This picture features American dig ticks (Dermacentor variablis) and black-legged ticks (Ixodes scapularis). To the right of the postage stamp is two stages of the black-legged tick. They are a female (largest) and male (intermediate). The two small specimens on the stamp itself are nymphal black-legged ticks. The two ticks to the left are male and female American dog ticks. Photo by Jim Occi.
To Remove a Tick:
Do Not Use Your Fingers!Use a pair of tweezers, or something similar, that will gently grip the head of the tick, then slowly pull it straight out.
Do Not jerk or twist.
Do not apply anything like alcohol or a hot match to try to make the tick back out. This does not work and in fact, may cause the tick to release even more bacteria into the bloodstream of it's victim.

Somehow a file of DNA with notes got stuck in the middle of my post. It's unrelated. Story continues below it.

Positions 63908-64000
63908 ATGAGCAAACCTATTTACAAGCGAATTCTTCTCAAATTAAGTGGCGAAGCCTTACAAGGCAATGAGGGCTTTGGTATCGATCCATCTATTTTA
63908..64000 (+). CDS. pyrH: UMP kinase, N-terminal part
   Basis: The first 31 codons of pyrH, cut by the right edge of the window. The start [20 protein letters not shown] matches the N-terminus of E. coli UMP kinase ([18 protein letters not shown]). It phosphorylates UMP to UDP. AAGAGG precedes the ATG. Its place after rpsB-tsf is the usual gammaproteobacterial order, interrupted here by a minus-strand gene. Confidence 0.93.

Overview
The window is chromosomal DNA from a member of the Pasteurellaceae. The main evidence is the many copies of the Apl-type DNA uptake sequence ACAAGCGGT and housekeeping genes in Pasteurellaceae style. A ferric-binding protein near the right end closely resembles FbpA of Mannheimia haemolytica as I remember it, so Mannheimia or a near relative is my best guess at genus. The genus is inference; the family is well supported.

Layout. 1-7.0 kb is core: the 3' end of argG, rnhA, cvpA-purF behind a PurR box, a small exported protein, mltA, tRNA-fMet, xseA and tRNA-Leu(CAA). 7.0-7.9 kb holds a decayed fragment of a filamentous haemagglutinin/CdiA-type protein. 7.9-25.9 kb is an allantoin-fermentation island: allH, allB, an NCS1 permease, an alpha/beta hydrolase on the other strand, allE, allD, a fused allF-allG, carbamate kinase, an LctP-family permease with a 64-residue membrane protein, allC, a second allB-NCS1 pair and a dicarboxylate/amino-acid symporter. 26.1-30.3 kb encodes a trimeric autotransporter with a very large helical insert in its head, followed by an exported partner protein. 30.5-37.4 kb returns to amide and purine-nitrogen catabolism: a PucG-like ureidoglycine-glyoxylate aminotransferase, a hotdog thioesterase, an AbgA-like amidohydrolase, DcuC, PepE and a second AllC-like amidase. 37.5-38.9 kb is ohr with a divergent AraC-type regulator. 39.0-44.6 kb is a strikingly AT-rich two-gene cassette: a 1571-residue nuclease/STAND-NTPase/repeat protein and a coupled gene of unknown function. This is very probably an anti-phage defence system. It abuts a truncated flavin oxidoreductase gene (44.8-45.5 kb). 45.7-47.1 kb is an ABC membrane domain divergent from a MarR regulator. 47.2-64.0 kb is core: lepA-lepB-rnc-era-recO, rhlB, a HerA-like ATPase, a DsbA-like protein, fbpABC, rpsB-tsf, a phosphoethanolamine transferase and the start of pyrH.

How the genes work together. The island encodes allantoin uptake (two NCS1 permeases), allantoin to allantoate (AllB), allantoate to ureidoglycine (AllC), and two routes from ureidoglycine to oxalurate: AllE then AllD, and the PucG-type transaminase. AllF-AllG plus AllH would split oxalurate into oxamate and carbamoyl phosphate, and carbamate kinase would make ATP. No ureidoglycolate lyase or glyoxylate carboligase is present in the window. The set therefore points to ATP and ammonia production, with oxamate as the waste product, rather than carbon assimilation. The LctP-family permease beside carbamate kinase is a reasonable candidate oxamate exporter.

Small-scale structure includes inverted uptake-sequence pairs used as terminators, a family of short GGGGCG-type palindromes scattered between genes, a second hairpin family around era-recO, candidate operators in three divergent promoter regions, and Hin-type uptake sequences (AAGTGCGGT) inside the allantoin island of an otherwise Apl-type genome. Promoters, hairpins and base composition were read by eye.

After removing the tick put it in a jar with a little alcohol and this will kill it. Have a container ready when you remove the tick so as to not drop it. Some ticks are very tiny and would be nearly impossible to find in carpet. Just look at the ones in the picture, on a postage stamp!
As a precaution, it's a good idea to apply a triple antibiotic cream to the area of the bite. A small bump will remain at the bite site for several weeks and may even leave a scar. Ticks carry bacteria and serious diseases like lime disease. Should the site become swollen, or infected see your doctor right away.
Especially in the spring, after working outside, it's a good idea to check your entire body for ticks. Give your dog a good going over and remove any ticks you find.
Information Source Drs. Foster and Smith: